Last night, FX aired the â€œSons of Anarchyâ€ season finale to the largest audience in the showâ€™s history. And it was a doozy of a show, and no doubt will draw more people into the showâ€™s Hamlet-inspired tale of a California biker gang caught in the eye of an ideological storm when the third series debutâ€™s next fall.
Until then, fans will have to ponder the fate of every character on the show and remember some of the odd twists and turns the series took this year. One of the great things Iâ€™ll remember from this season is the appearance of one Henry Rollins. The punk icon played A.J. Weston, a white supremacist and right hand man to the villainous Ethan Zobelle, and Rollins looked practically enraged in every scene he was in this season. Though Rollins himself is far from racist (after all, the man grew up idolizing Bad Brains, D.C.â€™s all-black punk band), itâ€™s the kind of role heâ€™s perfect at playing, as Rollins practically evokes images of punk rawk anger with every tattoo and squinted stare. The showâ€™s producers must have consulted Rollinsâ€™s past as the confrontational frontman for L.A. hardcore act Black Flag when they cast him in this role.
Though Weston remained a minor character on â€œSons,â€ Rollinsâ€™s portrayal of theÂ practically insane Weston cemented a certain image of â€œeveeeilâ€ for the biker gangâ€™s newfound enemies. Rollins hardly spoke as much as he shot nasty looks and stood around menacingly, and that was enough to fill up every scene Rollins was in.
Rollinsâ€™s A.J. Weston brings to mind some other musicians who have tried their hand at acting. Here are a few musicians whoâ€™s acting roles certainly relied on the history of the individuals performing them. These three characters were relatively minor, yet, just as A.J. Weston brought an iconic sense of red-blooded anger to â€œSonsâ€ (as if the show needed any more of it), these three roles did add a bit of weight to their stories.
Iggy Pop â€“ James Mecklenberg, â€œThe Adventures of Pete & Peteâ€:
Though Pop cropped up in just a few episodes of the beloved Nickelodeon television show, his brief role as Nonaâ€™s (a very young Michelle Trachtenberg) father said more about Nonaâ€™s home life than an entire seasonâ€™s worth of dialogue ever could. Popâ€™s lanky frame and foreboding stare provided a bit of an explanation for those odd little quirks that popped up in Nonaâ€™s personality. Though, in the Pete & Pete universe, quirkiness was just plain normal.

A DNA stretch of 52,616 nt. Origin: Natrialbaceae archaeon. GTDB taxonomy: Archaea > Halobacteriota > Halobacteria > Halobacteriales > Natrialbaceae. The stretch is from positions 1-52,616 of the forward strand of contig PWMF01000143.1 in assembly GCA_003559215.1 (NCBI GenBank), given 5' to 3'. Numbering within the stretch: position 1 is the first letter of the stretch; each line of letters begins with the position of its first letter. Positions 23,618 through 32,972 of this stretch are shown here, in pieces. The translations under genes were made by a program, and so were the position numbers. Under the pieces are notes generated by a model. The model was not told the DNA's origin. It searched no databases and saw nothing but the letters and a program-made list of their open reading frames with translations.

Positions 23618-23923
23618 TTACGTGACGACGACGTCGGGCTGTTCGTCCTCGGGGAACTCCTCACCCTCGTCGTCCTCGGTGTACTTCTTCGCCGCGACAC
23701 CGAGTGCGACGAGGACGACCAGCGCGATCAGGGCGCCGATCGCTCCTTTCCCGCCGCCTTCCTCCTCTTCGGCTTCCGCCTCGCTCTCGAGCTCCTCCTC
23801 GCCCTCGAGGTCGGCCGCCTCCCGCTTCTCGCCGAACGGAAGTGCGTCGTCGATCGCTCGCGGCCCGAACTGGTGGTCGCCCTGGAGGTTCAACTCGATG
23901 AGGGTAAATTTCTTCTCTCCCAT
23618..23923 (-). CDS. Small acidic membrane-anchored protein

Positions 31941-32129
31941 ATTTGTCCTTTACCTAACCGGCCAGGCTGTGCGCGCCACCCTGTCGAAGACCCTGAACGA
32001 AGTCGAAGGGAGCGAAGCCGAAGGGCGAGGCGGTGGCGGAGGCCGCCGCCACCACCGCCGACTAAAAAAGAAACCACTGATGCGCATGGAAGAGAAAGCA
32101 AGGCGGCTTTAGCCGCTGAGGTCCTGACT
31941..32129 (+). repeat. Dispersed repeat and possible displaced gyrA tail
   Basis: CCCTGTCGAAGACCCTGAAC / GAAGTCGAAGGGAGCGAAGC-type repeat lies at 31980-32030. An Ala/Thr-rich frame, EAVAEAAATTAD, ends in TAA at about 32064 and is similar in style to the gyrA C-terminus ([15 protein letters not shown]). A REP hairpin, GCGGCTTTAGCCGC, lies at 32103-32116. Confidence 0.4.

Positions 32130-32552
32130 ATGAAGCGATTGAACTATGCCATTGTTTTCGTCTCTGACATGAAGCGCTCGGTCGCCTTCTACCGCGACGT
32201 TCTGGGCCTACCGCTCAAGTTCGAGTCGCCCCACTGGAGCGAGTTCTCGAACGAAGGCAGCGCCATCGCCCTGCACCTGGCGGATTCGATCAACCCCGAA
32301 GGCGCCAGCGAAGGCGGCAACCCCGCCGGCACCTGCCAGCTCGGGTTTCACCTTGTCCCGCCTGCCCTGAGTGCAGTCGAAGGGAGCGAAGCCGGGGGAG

Mark Kozelek â€“ Larry Fellows,Â Almost Famous:
Kozelekâ€™s Larry Fellows was the oft-reserve bass player in Stillwater, the fictional â€™70s rock band at the center focus of young William Millerâ€™s attention inÂ Almost Famous. Aside from a funny little line about high school girls and starting a to Elton John’s “Tiny Dancer,” Kozelek mostly sunk into the background. And yet, thatâ€™s exactly what he was brought to do: the former Red House Painters frontman (and currently the sole musician in Sun Kil Moon) brought a sense of real-world blues authenticity to a fake band obsessed with the electrified version of the blues. Whatâ€™s more appealing about a band that talks about all the tales of blues and rock than having someone whoâ€™s lived that life out and seems to bear that joy and pain in every tired-eyed look. And the long hair doesnâ€™t hurt either.
Mos Def â€“ Big Blak Afrika,Â Bamboozled:
Defâ€™sÂ Bamboozled role is slightly larger than those played by the other musicians on this list, but considering the large cast in Spike Leeâ€™s lukewarmly received film, itâ€™s easy to forget Def was ever in the movie. Def practically chewed up the scenery as leader of the faux underground hip-hop collective, the Mau Maus: Lee no doubt knew a little something about Defâ€™s illustrious hip-hop career and kept it in mind when he cast Def as leader of the Mau Maus. If only some of the other actors in the movie had the same vibrant and tenacious take on their characters as Def was with the small chunk of time Big Blak Afrika was onscreen.